Extra credit for working in the Woody Allen line from Annie Hall

    MNB reader Bob Vereen wrote:

    Congrats on reaching 60, but that’s only the start.   I’m now 90 and, like you, still writing—about the hardware/home center industry.

    We’re lucky in that our professions keep forcing us to stay abreast of new trends, new ideas, new challenges.


    From another reader:

    As I inch towards 60 I try to look for ways to enjoy everyday at work, at play, at home.   I try to play more and reflect on the beauty of nature, how lucky I am, with family, friends, job ,health and happiness.

    MNB reader Jamie Liebich wrote:

    I just want to thank you for the stories and perspectives you share with your followers on a daily basis.  My boss turned me onto your daily e-mail shortly after I joined the company, and I have to tell you that I truly look forward to my daily e-mail from you.  You are so right about keeping moving, I’m watching it right now with my grandmother.  As soon as she stopped being active she aged 20 years in a matter of less than 5.  It’s sad, so keep moving!

    And MNB reader Larree Renda wrote:

    Of all the many years I have been reading Morning News Beat and enjoying your take on our industry, business in general and LIFE, this morning’s FaceTime with the Content Guy was my absolute favorite. Maybe because it comes at a time in my life where I am about to embark on some pretty major change (leaving Safeway after 40 years of my life) or maybe because what you wrote rang such a familiar bell with me. I lost my father to cancer when he was 36, my mother at 63, my husband to cancer at 56 and it’s very hard not to let those things weigh heavy on your mind when milestones like 60th birthdays come around. Not that I should know of course as I’m FAR from 60 . . . well, okay, maybe not that far.

    I could not agree with your message more. Numbers don’t matter. And “getting your money’s worth” out of life IS what matters. There is a church I pass every day on my commute to the office that has a sign board in front. Yesterday’s message I think was fitting for this moment. It read; “Life is short, Eternity is not”.  So . . . .  you gave great advice again; Staying in gear, in motion and keeping momentum.  I know it’s a cliché to say “live each day as if it were your last” but can you imagine the possibilities if we actually did? Maybe that goal is always illusive, but I do know this, I do intend to make this day better than the one before in some way and in this case, I think I should get some credit for at least trying.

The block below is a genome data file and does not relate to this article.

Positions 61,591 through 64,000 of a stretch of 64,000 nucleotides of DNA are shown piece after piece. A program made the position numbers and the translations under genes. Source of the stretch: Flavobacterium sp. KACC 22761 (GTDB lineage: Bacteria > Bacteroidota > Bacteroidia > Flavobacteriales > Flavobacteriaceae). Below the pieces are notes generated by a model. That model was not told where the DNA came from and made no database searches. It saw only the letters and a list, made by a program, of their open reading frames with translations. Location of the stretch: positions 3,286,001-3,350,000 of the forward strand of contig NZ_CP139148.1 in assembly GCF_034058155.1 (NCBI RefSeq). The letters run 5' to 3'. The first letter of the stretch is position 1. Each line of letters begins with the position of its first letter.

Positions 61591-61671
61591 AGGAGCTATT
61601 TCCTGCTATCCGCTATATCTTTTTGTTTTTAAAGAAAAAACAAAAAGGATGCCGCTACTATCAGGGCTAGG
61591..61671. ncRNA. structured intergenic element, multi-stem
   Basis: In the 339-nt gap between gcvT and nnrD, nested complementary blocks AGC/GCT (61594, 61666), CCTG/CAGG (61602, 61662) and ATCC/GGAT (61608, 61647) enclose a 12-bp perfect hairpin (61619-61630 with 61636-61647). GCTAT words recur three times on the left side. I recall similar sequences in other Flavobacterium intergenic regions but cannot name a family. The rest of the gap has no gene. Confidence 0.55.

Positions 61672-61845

Happy belated birthday, my friend and thanks for giving ME a gift in the words you have written.


    Thanks to everyone who wrote.

    I am reminded of the Steve Jobs line:

    “If you live each day as it was your last, someday you'll most certainly be right."
    KC's View:

    Published on: November 7, 2014

    In Thursday Night Football, the Cleveland Browns defeated the Cincinnati Bengals 24-3.
    KC's View:

    Published on: November 7, 2014

    One of the great things about celebrating my 60th birthday was the fact that we enjoyed an awful lot of great wine over the weekend. Hanging out with friends, we had the absolutely splendid 2010 Martin Codax Albarino and the 2013 Willamette Valley Vineyards Whole Cluster Pinot Noir - both perfect (if differently so) with the shrimp and lobster risotto I made.

    But we also broke open some bottles that we'd gotten over the years, bottles that were actually being saved for a special occasion.

    There was a 2000 Opus One…which was delicious if surprisingly delicate…not as big and bold as the wines I usually like, but absolutely delicious.

    And then, there was the 2006 Archimedes, a beautifully dense cabernet from Francis Ford Coppola's vineyard…

    After that, there was a 2005 Rubicon, a spectacularly flavorful cabernet from Coppola's Inglenook Winery…

    And finally, the equally wonderful 2006 Apocalypse Now "Full Disclosure," a Sonoma cabernet from (natch) Francis Ford Coppola. (Obviously, I was on a Coppola tear at a certain point…)

    All memorable … all luscious and satisfying and a wonderful way to celebrate a birthday.



    One more thing … and definitely something to toast …

    Star Wars: The Force Awakens.

    The title finally released. Five words to make most moviegoers' hearts soar. Certainly mine.

    Coming on December 18, 2015.

    Yippee.



    That's it for this week … Have a great weekend.

    See you Monday.

    Slàinte!
    KC's View: